• “Cheep! Cheep!” by Joseph Workman, tells the story of Maxwell, a depressed former paperboy and current employee at a family-owned chicken farm who faces the challenges of weird small-town politics and chronically-giddy fellow employees.
  • “Answer Me,” by Amanda Kelner, features Tegan, a young woman starting a new job as a receptionist for Madam Matilda, a psychic with the unique ability of actually being able to predict the future.
  • “Caffeinated Crisis,” by Bryanna Rainwater, features Linda, an intrepid reporter who stumbles upon a bizarre conspiracy orchestrated by the West Coast's most powerful coffee bean barons.

The Spring One-Act Festival runs June 3 through 6 at 7:30 p.m., and June 7 at 2:00 p.m.

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Siuslaw National Forest transition from timber to ecology to be focus of April 2 public meeting

CORVALLIS, Ore. — The Siuslaw National Forest has seen a transition from timber production to restoration ecology and has now hit a “sweet spot” that combines both, says Jim Furnish, former supervisor of the Siuslaw and retired deputy chief with the U.S. Forest Service. Furnish describes his own journey during the tumultuous decades of the Northwest timber wars in a new book, Toward a Natural Forest: The Forest Service in Transition, published this spring by the OSU Press.

In the 1990s, the Forest Service took a “radical departure” from its emphasis on timber to other priorities, Furnish said. “My memoir relates the journey from despair to hope, building a new forestry paradigm based on restoring naturalness to a landscape,” he wrote on an OSU Press blog, “Future of the Forest.”

On April 2, 7 to 8:30 p.m. at the Corvallis-Benton County Public Library, Furnish will participate in a panel discussion on the dramatic shift in forest management. The meeting is open to the public and will include the premier showing of a new 25-minute documentary, Seeing the Forest, by independent journalist and filmmaker Alan Honick of Seattle.

In addition to Furnish, panelists will include Jerry Ingersoll, supervisor of the Siuslaw National Forest; Norm Johnson, distinguished professor of forestry at Oregon State University; and Chandra LeGue, Western Oregon field coordinator of Oregon Wild. Gordon Grant, research hydrologist with the Pacific Northwest Research Lab, will moderate.

Furnish will have copies of his book available for sale through the Friends of the Corvallis-Benton County Library.

He is a consulting forester in the Washington, D.C., area following a 34-year career with the Forest Service. He was instrumental in creating the roadless area conservation rule and garnering support for a policy that favored restoration over timber production in the Siuslaw National Forest.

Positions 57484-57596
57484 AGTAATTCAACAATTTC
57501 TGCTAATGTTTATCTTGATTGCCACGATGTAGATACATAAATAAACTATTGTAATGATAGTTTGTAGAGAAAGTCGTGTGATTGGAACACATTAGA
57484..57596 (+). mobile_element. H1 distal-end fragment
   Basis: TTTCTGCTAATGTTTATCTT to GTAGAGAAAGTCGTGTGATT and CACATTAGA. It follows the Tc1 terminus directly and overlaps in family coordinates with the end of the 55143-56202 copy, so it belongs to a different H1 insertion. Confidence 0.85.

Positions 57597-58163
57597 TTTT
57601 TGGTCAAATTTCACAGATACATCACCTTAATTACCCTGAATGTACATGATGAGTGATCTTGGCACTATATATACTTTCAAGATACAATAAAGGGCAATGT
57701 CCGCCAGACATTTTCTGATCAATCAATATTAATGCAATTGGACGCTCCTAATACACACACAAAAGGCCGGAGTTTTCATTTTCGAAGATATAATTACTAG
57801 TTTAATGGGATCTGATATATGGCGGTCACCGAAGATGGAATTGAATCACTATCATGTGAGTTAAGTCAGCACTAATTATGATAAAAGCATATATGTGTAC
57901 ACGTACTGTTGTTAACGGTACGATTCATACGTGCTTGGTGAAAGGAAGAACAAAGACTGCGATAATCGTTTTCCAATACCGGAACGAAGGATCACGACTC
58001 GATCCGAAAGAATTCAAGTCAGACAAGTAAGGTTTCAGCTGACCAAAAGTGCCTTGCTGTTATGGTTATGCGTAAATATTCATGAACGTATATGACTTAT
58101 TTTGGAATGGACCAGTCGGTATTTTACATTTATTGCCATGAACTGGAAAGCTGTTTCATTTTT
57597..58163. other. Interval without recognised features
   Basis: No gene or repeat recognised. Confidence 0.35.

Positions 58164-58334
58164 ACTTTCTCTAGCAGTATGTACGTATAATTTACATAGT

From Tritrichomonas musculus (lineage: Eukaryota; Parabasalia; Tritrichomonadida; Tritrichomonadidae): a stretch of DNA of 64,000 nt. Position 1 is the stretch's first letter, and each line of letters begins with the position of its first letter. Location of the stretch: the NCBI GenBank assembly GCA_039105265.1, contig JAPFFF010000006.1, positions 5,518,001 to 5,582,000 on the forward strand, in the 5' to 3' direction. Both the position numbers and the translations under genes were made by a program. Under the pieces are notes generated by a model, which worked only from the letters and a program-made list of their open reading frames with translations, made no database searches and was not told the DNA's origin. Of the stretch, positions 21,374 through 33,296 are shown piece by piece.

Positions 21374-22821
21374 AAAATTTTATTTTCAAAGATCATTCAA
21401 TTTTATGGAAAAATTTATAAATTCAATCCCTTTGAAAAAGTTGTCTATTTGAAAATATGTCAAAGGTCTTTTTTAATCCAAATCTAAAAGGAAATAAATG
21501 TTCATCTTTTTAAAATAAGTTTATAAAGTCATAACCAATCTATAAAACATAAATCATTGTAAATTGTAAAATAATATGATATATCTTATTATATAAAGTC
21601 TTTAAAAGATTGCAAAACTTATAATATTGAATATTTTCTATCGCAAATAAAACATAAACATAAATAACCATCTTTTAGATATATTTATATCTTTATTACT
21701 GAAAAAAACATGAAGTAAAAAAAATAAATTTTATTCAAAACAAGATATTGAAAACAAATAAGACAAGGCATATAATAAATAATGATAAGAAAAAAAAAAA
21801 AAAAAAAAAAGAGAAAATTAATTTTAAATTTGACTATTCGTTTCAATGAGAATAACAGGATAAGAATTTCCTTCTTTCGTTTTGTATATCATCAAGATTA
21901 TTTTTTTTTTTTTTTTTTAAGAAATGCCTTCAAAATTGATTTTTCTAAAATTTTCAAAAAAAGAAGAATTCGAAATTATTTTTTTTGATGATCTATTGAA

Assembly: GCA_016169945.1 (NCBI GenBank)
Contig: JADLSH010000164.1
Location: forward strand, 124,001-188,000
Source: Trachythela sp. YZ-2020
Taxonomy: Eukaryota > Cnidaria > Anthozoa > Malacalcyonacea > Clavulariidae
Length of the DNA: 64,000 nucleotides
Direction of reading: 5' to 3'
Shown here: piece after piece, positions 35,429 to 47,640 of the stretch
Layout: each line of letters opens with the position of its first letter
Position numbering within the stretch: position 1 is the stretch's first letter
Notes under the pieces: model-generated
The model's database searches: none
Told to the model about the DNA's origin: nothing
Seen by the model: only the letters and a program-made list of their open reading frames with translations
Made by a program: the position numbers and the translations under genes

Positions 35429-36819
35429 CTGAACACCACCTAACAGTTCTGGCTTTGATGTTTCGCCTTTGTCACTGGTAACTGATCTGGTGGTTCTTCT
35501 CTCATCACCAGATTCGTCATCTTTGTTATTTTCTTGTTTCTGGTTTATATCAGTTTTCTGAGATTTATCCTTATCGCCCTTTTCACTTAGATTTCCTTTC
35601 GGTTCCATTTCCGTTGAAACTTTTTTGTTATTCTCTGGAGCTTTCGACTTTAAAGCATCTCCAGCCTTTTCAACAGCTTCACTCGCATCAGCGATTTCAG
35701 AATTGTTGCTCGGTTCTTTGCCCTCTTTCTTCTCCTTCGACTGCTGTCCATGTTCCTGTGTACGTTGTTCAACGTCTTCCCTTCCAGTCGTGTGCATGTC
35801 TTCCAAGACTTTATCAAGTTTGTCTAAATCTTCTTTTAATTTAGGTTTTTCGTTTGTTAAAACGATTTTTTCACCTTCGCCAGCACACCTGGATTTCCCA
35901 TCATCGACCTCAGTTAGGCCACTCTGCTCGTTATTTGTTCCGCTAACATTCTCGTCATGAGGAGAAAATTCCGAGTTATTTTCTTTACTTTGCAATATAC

About the OSU Press: The OSU Press plays a vital role in the cultural and literary life of the Pacific Northwest by providing readers with a better understanding of the region. The press specializes in scholarly and general interest books about the history, culture, literature, environment, and natural resources of the state and region.

Media Contact: 

Jim Furnish, 240-271-1650

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OSU names Susan Tornquist dean of veterinary medicine

CORVALLIS, Ore. – Susan Tornquist, who has been interim dean of the College of Veterinary Medicine  at Oregon State University since October of 2013, has been named dean of the college.

Tornquist has been on the faculty at Oregon State since 1996 and previously was associate dean of student and academic affairs in the college, where she also is a professor of clinical pathology.

“Sue Tornquist has been a very effective leader for the College of Veterinary Medicine over the past 17 months, and has demonstrated that she has the very best interests of the college at heart and the skill set for enhancing the college’s education, clinical services, research and outreach,” said Sabah Randhawa, OSU’s provost and executive vice president.

While Tornquist was interim dean, the college surpassed its fund-raising goal of $47 million through The Campaign for OSU; again received full accreditation in 2014 from the American Veterinary Medicine Association; launched a new graduate program in comparative health sciences; and saw the class of 2014 achieve a 100 percent pass rate for the national board exam for veterinarians.

Tornquist said the OSU College of Veterinary Medicine has a bright future.

“We are looking forward to great opportunities for research and strengthened clinical capabilities in oncology and infectious diseases and continued collaboration with Oregon Humane Society in providing experiential learning opportunities for veterinary students while providing needed veterinary services for animals in need,” Tornquist said.